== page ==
Do you have questions about how your unique extracurricular experiences will be evaluated by admissions committees? Take advantage of Veritas Prep’s free college consultation — you’ll receive personalized feedback from one of our college admission experts on your chances of admission to your dream schools, as well as tangible next steps for what you can do to ensure your applications are successful!

How Are College Applications Actually Evaluated?

GMATThe Common Application is live! Most (if not all) college applications are now available for you to access, meaning that application season is officially here! We here at Veritas Prep get very excited about this time of year – we connect with students all around the world who are ready to tackle applications to their dream schools. We are inspired to come to work every day because we get to work with the most ambitious students and help them reach their most ambitious goals.

We’re a team of college admissions nerds experts who have a unique insider’s perspective to how college applications are actually read and evaluated by admissions committees. As the 2016/17 application season officially begins, we wanted to provide you this insider look into our 4 Dimensions of a College Applicant. When admissions committees read their hundreds of applications a year, they are looking to evaluate candidates through these 4 dimensions:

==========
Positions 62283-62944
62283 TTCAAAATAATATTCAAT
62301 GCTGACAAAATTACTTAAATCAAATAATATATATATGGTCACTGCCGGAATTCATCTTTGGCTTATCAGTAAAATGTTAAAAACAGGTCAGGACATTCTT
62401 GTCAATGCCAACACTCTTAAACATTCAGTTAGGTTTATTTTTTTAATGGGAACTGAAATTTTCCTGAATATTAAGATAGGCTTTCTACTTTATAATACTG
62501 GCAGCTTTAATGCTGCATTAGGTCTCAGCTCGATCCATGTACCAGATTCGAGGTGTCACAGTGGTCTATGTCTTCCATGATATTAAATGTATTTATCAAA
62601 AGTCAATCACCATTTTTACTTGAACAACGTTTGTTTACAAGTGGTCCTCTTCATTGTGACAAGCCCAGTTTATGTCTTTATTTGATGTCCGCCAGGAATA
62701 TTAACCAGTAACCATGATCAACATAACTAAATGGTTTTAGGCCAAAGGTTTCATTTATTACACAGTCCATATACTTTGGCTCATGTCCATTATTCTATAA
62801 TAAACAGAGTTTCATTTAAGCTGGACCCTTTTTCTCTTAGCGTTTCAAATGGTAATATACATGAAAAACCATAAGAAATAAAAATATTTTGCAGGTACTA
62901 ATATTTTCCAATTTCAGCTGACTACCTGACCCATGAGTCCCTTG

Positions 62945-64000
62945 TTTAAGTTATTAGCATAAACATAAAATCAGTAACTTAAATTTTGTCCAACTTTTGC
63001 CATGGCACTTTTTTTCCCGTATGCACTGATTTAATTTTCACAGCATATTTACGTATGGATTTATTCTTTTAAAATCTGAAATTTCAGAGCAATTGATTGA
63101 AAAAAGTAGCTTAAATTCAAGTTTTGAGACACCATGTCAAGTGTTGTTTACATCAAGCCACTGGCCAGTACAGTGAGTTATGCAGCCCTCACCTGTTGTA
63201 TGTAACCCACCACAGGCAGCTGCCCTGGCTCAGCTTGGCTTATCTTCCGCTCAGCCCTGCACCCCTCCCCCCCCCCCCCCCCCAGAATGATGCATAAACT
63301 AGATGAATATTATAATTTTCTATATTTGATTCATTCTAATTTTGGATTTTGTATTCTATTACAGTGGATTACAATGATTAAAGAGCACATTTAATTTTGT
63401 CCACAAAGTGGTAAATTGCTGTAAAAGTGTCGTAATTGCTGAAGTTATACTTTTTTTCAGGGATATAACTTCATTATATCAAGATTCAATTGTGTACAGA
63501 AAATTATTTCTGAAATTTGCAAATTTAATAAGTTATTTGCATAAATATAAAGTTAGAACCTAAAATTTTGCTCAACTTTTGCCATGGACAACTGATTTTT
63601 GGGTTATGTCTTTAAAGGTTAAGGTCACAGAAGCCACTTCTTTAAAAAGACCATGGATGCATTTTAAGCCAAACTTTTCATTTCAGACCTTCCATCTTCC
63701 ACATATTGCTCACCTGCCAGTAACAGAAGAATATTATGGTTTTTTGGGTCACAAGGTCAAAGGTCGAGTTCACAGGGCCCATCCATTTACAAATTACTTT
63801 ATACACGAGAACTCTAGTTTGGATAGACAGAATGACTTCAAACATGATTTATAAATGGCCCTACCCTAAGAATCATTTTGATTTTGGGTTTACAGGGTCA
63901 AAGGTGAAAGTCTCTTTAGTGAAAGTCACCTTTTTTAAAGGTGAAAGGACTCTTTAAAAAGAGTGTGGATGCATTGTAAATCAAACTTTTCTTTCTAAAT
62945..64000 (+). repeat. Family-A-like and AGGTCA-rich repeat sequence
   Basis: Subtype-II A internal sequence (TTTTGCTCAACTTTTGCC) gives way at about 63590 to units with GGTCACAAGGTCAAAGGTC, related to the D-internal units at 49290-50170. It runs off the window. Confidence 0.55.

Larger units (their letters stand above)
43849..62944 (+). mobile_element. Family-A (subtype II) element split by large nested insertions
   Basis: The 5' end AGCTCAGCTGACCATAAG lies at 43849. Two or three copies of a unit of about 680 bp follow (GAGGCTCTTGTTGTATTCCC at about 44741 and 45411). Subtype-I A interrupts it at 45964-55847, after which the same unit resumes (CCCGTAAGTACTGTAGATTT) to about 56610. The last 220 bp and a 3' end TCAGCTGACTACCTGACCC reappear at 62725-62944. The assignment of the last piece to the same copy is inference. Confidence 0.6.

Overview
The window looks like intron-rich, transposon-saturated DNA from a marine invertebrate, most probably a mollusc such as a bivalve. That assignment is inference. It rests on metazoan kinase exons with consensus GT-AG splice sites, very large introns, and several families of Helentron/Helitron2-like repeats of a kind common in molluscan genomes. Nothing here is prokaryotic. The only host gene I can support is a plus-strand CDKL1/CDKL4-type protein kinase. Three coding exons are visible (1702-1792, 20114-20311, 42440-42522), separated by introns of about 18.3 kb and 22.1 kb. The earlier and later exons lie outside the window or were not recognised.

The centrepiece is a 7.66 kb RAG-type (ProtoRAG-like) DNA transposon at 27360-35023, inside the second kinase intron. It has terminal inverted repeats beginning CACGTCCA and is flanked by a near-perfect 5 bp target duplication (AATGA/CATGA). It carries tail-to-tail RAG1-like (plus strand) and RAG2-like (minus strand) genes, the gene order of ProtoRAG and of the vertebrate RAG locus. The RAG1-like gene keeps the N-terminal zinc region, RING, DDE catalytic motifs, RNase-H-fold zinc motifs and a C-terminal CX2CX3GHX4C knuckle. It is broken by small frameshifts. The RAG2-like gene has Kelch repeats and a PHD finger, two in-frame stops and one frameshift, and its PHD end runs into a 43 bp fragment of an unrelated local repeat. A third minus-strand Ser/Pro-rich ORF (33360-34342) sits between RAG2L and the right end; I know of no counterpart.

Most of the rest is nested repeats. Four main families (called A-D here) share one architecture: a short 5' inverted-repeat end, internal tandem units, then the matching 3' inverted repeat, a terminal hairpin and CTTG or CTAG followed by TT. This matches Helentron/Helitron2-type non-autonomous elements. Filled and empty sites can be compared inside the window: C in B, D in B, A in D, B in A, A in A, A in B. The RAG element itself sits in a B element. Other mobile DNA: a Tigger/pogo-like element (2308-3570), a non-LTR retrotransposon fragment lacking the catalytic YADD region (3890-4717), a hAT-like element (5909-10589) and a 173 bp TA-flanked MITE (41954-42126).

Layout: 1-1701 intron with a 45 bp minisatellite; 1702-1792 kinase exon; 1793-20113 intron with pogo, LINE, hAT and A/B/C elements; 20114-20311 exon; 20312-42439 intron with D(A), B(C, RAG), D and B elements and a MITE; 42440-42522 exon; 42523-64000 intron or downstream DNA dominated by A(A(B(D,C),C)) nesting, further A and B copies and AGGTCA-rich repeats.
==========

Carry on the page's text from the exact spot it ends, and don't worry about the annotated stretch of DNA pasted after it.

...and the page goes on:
Dimension 1: Academic Achievements
Your academic achievements demonstrate that you’ve mastered high school academics, but most importantly, they indicate to admissions committees how you’ll be able to handle the academic rigors at their school if you are admitted. To evaluate your academic achievements, admissions committees will review your:

  • GPA: This is a predictor of your academic performance in college; how well you did in high school may be directly related to how well you’ll do in college courses.
  • Class Rank (if your school provides rankings): Class rank gives admissions officers a bit more context for your grades in comparison to how your classmates performed.
  • AP/IB/Honors Coursework: Admissions committees will want to know which courses are offered at your high school and if you took advantage of all that your school had to offer.
  • High School Profile: Your high school profile allows admissions committees to see where your high school stands compared to other high schools in the nation/world.
  • Standardized test scores: The SAT & ACT provide colleges with a standard scale to compare you to all other applicants. While your GPA may have less room for change, your SAT or ACT score is more in your control. A higher standardized test score can help mitigate the effects of a low GPA.